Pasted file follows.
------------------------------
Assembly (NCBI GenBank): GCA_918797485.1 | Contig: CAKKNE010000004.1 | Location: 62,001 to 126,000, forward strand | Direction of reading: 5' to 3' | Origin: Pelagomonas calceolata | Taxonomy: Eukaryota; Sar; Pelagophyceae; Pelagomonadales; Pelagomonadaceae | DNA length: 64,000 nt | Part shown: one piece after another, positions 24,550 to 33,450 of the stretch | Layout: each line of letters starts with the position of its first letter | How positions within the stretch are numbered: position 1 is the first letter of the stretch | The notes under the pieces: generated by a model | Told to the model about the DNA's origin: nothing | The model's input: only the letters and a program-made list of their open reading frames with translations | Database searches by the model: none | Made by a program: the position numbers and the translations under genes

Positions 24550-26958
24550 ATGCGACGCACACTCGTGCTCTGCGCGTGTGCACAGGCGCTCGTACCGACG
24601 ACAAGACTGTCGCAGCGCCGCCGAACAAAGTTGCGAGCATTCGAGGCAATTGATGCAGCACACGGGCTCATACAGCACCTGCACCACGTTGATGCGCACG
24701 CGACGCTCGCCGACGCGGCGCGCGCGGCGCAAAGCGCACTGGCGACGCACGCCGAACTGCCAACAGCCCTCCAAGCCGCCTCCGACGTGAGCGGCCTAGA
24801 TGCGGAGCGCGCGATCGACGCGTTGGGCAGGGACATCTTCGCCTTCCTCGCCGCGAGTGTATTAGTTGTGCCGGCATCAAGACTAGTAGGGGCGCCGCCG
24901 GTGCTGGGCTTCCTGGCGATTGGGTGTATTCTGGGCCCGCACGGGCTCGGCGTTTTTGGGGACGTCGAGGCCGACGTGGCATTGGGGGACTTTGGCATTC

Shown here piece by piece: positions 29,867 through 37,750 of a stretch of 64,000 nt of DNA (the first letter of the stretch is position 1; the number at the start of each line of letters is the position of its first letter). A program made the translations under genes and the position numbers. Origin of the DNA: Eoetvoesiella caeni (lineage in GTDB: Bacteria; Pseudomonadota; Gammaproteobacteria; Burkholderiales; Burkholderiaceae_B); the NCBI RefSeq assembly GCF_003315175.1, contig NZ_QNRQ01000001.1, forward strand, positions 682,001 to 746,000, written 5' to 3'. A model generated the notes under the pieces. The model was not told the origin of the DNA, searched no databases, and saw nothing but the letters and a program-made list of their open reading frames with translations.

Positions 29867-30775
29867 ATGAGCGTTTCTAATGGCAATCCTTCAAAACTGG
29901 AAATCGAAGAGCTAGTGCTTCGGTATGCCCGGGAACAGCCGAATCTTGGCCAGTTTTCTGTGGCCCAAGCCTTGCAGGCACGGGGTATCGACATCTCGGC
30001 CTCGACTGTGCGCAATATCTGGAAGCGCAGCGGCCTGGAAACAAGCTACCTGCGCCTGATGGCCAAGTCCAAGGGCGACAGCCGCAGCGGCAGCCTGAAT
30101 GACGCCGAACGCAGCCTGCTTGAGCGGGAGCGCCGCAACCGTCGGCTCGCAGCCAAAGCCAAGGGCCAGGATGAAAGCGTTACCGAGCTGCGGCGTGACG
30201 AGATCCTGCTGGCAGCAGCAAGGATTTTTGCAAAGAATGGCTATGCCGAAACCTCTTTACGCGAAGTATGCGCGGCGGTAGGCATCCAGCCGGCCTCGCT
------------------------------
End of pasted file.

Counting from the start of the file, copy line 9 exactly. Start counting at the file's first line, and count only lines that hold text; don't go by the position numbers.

Positions 29867-30775